There have been worse times to start a new job in Washington, D.C. When Abraham Lincoln arrived in the capital 150 years ago this week, for example, the South had already seceded.
Jay Carney, the new White House press secretary, didn’t have anything quite so dire on his hands when he took over the briefing room podium last week. But President Barack Obama has put his new spokesman in an unenviable position: He is the mouthpiece of an administration that has painfully little to say.
The Middle East and North Africa are erupting in violence. A shutdown of the federal government looms. State governments have been disrupted by noisy protests. And, yet, the White House has been inexplicably passive.
CNN’s Ed Henry asked why it has taken Obama so long to speak out about the violence in Libya.
“The president puts out statements on paper sometimes,” Carney explained.
AP Radio’s Mark Smith pointed out that “since your briefing began, West Texas crude topped $100 a barrel. Is this just a matter of watching, or is there anything the U.S. government can do?”
Carney opted for the former. “I don’t want to speculate about where prices will go, or any other potential things in the future,” he replied. “We’re just monitoring it.”
ABC’s Ann Compton asked about whether the state budget standoffs would become a national phenomenon.
“I’m not going to speculate on his behalf or mine about where this debate is going,” the press secretary said.
Carney even portrayed as a passive gesture the administration’s announcement that it would no longer defend in court the Defense of Marriage Act. “The administration had no choice,” he said. “It was under a court-imposed deadline to make this decision.”
The passivity wasn’t the fault of the new spokesman. He merely had the uncomfortable task of articulating a coherent policy in the absence of one. The problem was most glaring on the Libyan uprising, which the president has handled with the detachment of a powerless observer.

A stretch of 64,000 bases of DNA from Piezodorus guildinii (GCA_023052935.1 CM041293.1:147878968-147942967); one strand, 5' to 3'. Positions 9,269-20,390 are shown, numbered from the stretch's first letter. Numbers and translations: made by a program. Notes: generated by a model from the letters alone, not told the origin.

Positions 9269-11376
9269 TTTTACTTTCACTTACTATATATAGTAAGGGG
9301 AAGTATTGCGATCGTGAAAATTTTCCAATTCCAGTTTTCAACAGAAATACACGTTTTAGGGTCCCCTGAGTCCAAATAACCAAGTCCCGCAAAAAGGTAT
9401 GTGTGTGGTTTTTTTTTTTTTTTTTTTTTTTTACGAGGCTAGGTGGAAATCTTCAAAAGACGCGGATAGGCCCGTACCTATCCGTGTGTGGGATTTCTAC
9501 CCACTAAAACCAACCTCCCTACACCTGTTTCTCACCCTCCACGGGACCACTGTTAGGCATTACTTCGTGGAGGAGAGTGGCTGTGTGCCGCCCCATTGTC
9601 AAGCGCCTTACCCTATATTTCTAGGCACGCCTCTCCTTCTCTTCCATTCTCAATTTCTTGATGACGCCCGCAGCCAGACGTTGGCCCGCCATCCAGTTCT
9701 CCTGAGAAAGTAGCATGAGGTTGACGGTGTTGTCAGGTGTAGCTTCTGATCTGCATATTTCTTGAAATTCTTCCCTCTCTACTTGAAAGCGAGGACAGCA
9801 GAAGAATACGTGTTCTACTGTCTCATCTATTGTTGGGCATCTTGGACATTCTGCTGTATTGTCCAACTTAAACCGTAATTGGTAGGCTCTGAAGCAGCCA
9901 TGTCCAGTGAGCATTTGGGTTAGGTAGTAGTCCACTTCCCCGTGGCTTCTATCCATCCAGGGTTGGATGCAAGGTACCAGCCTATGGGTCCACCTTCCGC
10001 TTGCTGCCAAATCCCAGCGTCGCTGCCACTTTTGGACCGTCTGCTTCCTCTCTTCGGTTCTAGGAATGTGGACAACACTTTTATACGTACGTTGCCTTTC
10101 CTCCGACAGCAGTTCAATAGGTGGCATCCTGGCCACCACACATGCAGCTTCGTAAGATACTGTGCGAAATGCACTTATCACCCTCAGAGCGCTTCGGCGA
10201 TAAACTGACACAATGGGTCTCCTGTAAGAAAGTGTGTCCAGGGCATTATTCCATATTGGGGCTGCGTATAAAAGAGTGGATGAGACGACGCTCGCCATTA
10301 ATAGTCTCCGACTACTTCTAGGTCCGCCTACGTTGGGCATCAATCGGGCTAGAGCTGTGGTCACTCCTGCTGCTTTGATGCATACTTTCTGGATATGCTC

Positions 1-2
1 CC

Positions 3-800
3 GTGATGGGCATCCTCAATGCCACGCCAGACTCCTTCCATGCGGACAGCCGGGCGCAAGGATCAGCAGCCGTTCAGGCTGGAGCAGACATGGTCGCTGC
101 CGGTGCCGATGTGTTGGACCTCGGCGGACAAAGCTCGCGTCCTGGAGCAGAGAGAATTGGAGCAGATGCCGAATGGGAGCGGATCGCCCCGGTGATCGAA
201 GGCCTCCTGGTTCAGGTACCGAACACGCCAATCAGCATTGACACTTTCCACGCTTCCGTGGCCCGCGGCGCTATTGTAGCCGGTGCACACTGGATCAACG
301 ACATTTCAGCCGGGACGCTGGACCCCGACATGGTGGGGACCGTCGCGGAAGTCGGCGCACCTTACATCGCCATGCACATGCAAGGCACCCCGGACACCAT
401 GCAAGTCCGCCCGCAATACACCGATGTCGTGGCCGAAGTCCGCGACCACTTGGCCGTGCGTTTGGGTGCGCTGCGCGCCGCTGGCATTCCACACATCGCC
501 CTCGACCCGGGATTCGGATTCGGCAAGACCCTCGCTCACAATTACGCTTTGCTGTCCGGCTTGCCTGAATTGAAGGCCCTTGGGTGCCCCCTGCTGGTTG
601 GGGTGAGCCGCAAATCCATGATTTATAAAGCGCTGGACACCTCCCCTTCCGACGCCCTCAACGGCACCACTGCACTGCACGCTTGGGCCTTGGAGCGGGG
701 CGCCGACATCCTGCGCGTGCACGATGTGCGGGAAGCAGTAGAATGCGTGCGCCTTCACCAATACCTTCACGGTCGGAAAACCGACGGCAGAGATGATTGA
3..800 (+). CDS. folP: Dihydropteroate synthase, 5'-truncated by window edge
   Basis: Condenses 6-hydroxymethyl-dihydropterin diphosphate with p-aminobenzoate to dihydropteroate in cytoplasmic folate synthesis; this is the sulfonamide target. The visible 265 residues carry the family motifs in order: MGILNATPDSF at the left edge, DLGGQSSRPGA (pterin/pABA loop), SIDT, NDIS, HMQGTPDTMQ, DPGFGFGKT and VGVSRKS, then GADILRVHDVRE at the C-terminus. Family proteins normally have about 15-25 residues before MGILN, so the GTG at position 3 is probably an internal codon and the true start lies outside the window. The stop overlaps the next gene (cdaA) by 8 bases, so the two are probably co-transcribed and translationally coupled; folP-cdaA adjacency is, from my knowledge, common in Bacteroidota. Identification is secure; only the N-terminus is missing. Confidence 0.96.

Finally, after days without speaking publicly about Libya, Obama addressed the cameras Wednesday evening. The president’s statement was admirably strong in its denunciation of the Libyan regime’s “outrageous” and “unacceptable” violence against its people. And he repeated the language of an earlier, written statement about the “universal rights” of the Libyan people to peaceful assembly.
But when it came to articulating American policy in the region, the president was again vague. He said he asked his advisers to “prepare the full range of options that we have to respond to this crisis.” He said he was continuing to determine “how the international community can most effectively support the peaceful transition to democracy in both Tunisia and in Egypt.” He ignored a reporter’s question about what action he would take on Libya.
That lack of clarity probably means his spokesman can expect more of the questions he got during his Wednesday briefing.
ABC’s Jake Tapper asked if Carney could “articulate a policy that the Obama administration has for this sweeping wave of protests.”
Carney offered a few bromides about “the universal rights of the citizens” and such.
Tapper pointed out that these are principles, not policies. “Is it fair to call this policy, as it’s formulated, ad hoc or ad libbed?” Tapper inquired.
The press secretary did not think this would be fair – but he had difficulty convincing the press corps.
“If there is a clear set of principles, why has the president chosen to not enunciate them for several days now?” asked CNN’s Ed Henry.
“So it’s fair to say we are in the midst of, sort of, changing, reworking our Middle East policy?” asked NBC’s Chuck Todd.
Carney retreated to more talk about timeless principles. And that’s about the best he can do – until the president devises a policy for him to talk about.
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